How to find time for friends you’ve neglected because you’re too busy
Want to have a truly balanced life? Friends are part of the equation – and they tend to be less demanding of our time than family or work. But you’ll need to put in a bit of effort.
A truly balanced life has five key components. While we may not always give all five areas equal time, in general, work, family, love, self-care and friends are all equally important.
The good news is that friends tend to be less demanding of our time than family members and bosses, so tending to our friendships can take up a lot less time than other demands.
Here are some tricks for giving your friendships more time and attention.
SCHEDULE FRIEND DATES
Just as you might schedule a date night or a business meeting, it’s important to build friendship maintenance into your weekly schedule.
Friend dates can be squeezed in around morning coffee or lunch so they don’t take time away from children, romantic partners or work deadlines.
If your home life will allow it, give yourself a friends’ night out once or twice a month, rotating the friends with whom you spend time.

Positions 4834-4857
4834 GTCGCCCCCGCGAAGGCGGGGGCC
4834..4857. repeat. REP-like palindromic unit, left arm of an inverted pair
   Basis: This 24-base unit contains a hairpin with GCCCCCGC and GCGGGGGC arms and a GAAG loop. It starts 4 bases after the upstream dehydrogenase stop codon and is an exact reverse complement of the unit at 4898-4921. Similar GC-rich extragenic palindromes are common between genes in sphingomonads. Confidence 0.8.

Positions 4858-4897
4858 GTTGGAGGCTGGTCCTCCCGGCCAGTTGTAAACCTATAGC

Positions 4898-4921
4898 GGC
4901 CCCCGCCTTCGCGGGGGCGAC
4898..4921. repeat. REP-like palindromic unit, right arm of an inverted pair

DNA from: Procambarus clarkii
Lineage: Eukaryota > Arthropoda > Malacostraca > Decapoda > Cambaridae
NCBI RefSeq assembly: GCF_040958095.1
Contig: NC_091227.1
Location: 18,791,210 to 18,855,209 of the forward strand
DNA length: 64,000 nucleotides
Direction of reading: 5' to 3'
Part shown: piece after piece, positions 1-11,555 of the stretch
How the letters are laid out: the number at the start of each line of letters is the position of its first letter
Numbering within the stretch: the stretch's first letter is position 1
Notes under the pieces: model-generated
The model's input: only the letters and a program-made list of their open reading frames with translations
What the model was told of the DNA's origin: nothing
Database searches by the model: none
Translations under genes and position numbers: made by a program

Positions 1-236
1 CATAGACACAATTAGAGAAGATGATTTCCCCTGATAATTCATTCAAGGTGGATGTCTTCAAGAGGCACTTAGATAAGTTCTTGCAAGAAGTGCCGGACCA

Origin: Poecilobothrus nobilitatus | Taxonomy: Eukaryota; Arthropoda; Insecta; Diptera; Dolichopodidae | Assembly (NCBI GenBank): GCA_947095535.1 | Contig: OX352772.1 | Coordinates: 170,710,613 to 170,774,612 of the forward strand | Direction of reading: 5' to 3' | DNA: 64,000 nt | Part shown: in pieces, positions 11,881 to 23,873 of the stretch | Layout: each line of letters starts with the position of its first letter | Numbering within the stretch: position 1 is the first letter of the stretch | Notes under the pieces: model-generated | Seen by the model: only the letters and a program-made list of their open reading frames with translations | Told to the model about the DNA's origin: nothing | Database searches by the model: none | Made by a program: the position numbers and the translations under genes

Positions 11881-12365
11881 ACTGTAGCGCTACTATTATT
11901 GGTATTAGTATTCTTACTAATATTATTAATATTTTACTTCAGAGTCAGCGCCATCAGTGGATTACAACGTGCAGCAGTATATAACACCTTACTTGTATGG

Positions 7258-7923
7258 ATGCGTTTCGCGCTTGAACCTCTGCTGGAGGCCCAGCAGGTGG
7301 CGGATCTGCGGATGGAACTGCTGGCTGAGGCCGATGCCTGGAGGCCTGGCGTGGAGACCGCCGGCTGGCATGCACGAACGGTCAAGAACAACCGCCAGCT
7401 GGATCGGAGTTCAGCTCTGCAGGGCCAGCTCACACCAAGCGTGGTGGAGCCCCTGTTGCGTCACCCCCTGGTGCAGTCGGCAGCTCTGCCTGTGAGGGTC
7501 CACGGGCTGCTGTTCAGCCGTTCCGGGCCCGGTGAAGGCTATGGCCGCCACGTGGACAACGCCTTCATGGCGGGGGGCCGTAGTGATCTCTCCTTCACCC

A FEW MINUTES OF FRIENDSHIP GOES A LONG WAY
I’ve never forgotten an exchange with a friend when we were both working at a newspaper. I stopped by her desk with a question and noticed she was on deadline.
“That’s okay,” she said, turning around to show me I had her full attention. “I’ve always got five minutes for a friend.”
DON’T AVOID FRIENDS BECAUSE YOU CAN’T GIVE THEM HOURS OF YOUR ATTENTION
It takes only a few minutes of listening and care to make a connection and reinforce the bonds of friendship.
CONSISTENCY MATTERS MORE THAN FREQUENCY
Creating a tradition – even if it’s infrequent – is one of the best ways to sustain a friendship when life gets busy.
My mother-in-law has joined an annual reunion of her university cheerleader squad for the last 60 years.
Look at the calendar and start a new annual tradition with your friends (a joint birthday celebration, a dog walk, an adult Halloween treat night or a tax-day cocktail).
EXERCISE WITH FRIENDS
Scheduling exercise with a friend is a great way to stay connected, and it has the added bonus of boosting your physical well-being.
TAKE A CLASS TOGETHER
We have limited time for both our hobbies and our friends, so why not nurture both needs at the same time?
If you’ve signed up for an art class or a cake-decorating or cooking class, invite your friends to join you.
And if you get a similar invitation, just say yes, even if it’s a new hobby you haven’t tried.
By Tara Parker-Pope © The New York Times
This article originally appeared in The New York Times.